A day after stepping down as independent chairman of the International Cricket Council (ICC), Shashank Manohar on Thursday clarified that his resignation had nothing to do with the Board of Control for Cricket in India (BCCI) as speculated in various sections of media.
Stressing that he resigned from the top post due to personal reasons, 59-year-old Manohar said he had already made up his mind even before meeting the Supreme Court-appointed Committee of Administrators (CoA), which is presently running the BCCI, a day before he resigned.
"It has nothing to do with the ICC functioning or these issues which are going to come up. Personal reason means genuinely personal. And I don't lie," Manohar told espncricinfo.
Manohar also turned down any plans of reconsidering his decision.
According to highly-placed sources Manohar has decided to quit as BCCI seems to have gained enough ground to block the constitutional and financial reforms that were set to be passed by the ICC at its next board meeting. Any reform to be passed needs 2/3rd majority but BCCI, in all likelihood, has managed to get Bangladesh, Sri Lanka and Zimbabwe on its side.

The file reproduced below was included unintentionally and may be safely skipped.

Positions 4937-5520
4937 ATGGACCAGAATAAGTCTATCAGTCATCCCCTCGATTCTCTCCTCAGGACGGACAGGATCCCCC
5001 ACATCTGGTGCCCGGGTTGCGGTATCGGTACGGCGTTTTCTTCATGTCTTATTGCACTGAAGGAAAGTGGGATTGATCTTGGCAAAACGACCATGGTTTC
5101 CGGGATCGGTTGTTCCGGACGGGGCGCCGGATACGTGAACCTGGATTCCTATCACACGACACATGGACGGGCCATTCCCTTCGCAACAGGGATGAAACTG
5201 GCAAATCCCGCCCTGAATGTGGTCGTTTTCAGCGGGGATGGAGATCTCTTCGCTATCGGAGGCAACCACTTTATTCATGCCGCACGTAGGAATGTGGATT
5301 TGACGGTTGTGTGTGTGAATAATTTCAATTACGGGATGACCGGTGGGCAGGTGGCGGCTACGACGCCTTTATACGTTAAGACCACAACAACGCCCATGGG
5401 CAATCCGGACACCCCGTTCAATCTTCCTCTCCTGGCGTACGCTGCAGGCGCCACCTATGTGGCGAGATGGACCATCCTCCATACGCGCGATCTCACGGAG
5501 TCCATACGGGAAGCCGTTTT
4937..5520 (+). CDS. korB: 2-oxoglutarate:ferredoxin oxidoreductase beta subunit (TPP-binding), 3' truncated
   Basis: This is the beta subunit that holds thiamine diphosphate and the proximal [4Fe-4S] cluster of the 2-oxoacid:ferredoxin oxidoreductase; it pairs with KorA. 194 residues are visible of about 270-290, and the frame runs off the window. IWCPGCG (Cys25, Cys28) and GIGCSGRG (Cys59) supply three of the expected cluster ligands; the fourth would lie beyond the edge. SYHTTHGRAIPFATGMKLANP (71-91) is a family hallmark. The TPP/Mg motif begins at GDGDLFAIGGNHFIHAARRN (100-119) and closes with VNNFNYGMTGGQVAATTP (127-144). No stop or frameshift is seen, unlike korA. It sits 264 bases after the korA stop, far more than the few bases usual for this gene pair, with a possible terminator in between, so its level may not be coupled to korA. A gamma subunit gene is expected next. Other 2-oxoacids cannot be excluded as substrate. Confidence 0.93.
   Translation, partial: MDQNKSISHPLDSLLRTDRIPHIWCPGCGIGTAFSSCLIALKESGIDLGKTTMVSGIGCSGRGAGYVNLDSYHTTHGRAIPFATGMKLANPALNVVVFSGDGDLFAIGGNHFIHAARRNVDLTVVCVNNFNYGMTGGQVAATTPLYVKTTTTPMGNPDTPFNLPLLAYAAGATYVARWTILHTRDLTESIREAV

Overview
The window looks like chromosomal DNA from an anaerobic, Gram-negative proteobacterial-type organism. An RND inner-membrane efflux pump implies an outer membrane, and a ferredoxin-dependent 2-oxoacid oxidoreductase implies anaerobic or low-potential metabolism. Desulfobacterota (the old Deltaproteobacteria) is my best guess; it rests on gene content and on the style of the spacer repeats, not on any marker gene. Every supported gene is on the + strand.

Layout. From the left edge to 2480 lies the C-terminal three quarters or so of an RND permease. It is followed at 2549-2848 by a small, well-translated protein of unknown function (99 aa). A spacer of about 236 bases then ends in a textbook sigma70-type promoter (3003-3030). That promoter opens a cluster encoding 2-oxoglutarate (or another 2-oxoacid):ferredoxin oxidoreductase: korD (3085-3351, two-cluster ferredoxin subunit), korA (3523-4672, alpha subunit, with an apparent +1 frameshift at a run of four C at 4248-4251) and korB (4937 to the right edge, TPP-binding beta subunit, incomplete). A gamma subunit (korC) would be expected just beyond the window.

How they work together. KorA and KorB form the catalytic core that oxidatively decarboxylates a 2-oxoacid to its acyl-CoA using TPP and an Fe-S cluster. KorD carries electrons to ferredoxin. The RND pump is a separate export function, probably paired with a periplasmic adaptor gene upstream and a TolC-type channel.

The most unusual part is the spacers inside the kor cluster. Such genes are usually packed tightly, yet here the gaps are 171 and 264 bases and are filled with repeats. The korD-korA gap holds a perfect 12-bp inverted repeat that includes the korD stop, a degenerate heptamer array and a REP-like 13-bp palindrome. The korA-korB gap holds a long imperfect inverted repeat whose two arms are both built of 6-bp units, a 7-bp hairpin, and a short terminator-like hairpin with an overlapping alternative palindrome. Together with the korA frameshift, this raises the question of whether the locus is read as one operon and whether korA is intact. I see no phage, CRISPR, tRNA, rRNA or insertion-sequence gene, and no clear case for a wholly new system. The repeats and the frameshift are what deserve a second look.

Manohar said he had revealed to CoA members Vikram Limaye and Vinod Rai, during his meeting on Tuesday, that he was going to leave the ICC.
"I told them before the meeting started that I had discussed my resignation with my wife yesterday only, and I am likely to resign. I have a message from the CoA today that ‘yesterday you told us that you were going to resign, but we were surprised. We never thought you were so serious’."
In a statement following Manohar's resignation, the BCCI expressed its "surprise" at the "sudden decision".
"Manohar's contribution to Indian cricket is invaluable. He is a man of few words but excellent deeds. The BCCI Committee of Administrators (CoA) was looking forward to long-term cooperation between the ICC and BCCI with Manohar at the helm of affairs," the Indian board said in a statement.
Manohar said he could not have revealed his decision earlier to the ICC but maintained that he was happy with the work he had managed to accomplish during his eight-month tenure.
"Most of the directors would not have allowed me to resign," he said and added that he could not say whether he had disappointed the ICC board by leaving at this critical juncture.
(With IANS inputs)